Prognostic significance of lymph node variables and human papillomavirus DNA in invasive vulvar carcinoma.Gynecol Oncol. 2004 Mar; 92(3):856-65.GO
The present study investigates the influence of lymph node pathological features and HPV DNA status on the prognosis of vulvar invasive tumors.
This study includes 184 consecutive cases of primary invasive squamous cell carcinoma of the vulva treated by radical surgery from 1975 to 1992, in São Paulo, Brazil. Clinical follow-up data was collected from patient files and hematoxilin-eosin sections were reviewed. HPV detection and typing was done by polymerase chain reaction (PCR), using specific and generic primers, followed by dot blot hybridization (DBH) with type-specific oligonucleotide probes for 19 HPV types. Age-adjusted Kaplan-Meier survival curves and Cox proportional hazards models were used to analyze the cancer risk associations for all DNA and pathology-related variables.
Among 161 cases tested by PCR, 38 (23.6%) were positive for high-risk HPV types. Regional lymph nodes of 43 cases, including all those of HPV-positive tumors and a sample of the ones removed from patients with HPV negative tumors, were evaluated by the same method. HPV DNA was found in the lymph nodes of 10 cases. In every case, at least one lymph node was metastatic and the HPV detected in the lymph nodes were of the same type as those found in the primary tumor in all cases. Multivariate analysis including age, race, pattern of invasion, tumor thickness, inflammatory reaction, surgical margins, number of node metastases, presence of extracapsular growth, depth of invasion, and presence of high-risk HPV DNA was performed. Following automated selections of this model, node variables important for prognosis that remained were number of node metastases and presence of extracapsular growth.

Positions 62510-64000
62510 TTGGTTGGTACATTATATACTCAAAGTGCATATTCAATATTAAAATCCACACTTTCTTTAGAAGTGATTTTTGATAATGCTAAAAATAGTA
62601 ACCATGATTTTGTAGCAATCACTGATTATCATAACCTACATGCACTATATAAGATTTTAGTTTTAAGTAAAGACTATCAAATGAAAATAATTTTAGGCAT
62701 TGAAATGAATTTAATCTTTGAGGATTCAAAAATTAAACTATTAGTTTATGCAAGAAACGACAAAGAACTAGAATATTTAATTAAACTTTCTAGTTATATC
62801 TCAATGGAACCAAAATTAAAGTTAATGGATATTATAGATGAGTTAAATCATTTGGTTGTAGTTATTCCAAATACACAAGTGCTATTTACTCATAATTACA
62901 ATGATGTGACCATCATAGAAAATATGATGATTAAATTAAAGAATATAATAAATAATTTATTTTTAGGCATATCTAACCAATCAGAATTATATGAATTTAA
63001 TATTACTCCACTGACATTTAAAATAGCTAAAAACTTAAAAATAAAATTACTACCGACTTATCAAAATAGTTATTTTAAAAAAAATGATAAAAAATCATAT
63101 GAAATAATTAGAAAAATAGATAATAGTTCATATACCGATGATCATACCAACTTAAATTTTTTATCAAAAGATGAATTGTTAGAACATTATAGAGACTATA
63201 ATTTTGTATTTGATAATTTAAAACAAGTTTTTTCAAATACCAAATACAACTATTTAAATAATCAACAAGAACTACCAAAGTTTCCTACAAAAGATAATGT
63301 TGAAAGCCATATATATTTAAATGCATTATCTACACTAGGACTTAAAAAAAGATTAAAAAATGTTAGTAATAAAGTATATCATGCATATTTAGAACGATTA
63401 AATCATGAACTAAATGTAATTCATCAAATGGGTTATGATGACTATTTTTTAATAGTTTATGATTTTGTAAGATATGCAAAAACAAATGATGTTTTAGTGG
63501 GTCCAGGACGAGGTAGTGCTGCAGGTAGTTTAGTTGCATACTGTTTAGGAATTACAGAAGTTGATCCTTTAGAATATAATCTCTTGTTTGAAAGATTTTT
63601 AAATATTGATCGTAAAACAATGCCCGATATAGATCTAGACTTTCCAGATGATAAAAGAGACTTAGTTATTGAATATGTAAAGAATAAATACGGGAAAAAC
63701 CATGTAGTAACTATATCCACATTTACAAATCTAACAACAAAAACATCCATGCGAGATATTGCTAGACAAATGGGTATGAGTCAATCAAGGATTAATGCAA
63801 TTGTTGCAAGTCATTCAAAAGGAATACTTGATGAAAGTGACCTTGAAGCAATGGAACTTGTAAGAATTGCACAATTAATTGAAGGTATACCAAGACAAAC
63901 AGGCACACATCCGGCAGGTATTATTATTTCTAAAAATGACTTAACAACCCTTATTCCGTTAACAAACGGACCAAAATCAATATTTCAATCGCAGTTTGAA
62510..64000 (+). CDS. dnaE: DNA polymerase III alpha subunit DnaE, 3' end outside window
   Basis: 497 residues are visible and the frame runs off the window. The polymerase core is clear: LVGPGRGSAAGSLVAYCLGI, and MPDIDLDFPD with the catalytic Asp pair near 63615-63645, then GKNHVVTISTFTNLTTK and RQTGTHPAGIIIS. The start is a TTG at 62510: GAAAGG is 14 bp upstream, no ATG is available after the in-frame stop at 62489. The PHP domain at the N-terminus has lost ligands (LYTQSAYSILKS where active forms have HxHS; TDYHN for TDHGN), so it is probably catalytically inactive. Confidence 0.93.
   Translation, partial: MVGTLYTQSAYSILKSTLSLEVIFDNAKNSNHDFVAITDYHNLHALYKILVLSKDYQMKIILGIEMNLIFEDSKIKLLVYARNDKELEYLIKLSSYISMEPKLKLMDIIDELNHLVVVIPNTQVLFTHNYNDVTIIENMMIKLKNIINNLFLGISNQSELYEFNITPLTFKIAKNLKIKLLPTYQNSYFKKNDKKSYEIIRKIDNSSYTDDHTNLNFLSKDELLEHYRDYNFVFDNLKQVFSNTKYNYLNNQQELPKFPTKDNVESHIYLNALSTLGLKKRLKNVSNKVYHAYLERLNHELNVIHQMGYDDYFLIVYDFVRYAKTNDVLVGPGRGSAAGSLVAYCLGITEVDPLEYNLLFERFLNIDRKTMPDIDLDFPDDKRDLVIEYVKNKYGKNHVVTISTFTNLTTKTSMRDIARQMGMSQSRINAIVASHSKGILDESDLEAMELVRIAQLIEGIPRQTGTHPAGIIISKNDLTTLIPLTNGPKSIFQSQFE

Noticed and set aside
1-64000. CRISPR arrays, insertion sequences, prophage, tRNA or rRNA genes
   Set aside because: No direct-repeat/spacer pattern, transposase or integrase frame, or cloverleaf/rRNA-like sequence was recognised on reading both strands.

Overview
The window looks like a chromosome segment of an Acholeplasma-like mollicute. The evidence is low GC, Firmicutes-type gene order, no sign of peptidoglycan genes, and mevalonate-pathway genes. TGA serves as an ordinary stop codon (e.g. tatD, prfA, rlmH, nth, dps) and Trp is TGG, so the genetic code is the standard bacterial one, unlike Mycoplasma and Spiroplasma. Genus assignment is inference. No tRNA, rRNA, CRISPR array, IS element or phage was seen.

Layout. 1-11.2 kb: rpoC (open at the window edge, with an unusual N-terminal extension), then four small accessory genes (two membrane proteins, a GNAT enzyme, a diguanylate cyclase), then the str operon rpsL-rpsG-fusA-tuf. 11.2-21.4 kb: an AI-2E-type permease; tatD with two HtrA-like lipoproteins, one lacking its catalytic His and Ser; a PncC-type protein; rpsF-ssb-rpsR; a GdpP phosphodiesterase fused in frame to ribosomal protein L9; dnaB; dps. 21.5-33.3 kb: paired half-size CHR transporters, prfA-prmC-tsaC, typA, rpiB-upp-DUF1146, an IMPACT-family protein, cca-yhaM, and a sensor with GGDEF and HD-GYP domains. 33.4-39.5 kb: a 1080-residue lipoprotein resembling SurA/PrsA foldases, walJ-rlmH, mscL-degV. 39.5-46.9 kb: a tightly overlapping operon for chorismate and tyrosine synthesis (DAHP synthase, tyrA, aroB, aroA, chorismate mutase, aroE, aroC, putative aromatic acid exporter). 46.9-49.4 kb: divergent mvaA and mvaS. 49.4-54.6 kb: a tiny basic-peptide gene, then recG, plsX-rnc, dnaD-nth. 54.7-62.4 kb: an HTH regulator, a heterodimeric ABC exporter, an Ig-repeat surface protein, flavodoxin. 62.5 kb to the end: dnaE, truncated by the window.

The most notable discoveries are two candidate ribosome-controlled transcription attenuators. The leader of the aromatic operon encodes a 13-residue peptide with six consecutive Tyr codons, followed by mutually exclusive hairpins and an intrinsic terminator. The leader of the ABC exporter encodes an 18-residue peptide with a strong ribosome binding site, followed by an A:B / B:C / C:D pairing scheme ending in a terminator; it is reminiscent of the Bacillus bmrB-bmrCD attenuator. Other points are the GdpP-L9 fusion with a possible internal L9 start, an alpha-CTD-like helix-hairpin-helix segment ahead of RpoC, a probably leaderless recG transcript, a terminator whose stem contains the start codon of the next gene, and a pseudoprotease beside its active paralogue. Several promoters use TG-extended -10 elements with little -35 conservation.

Patients with four or more node metastases associated with extracapsular spread were 5.6 (95%CI: 2.3-13.1) times more likely to die from cancer and 10.0 (95%CI: 4.0-24.9) times more likely to have a recurrence than patients without metastases. The HPV status in the tumor was not important as a prognostic factor.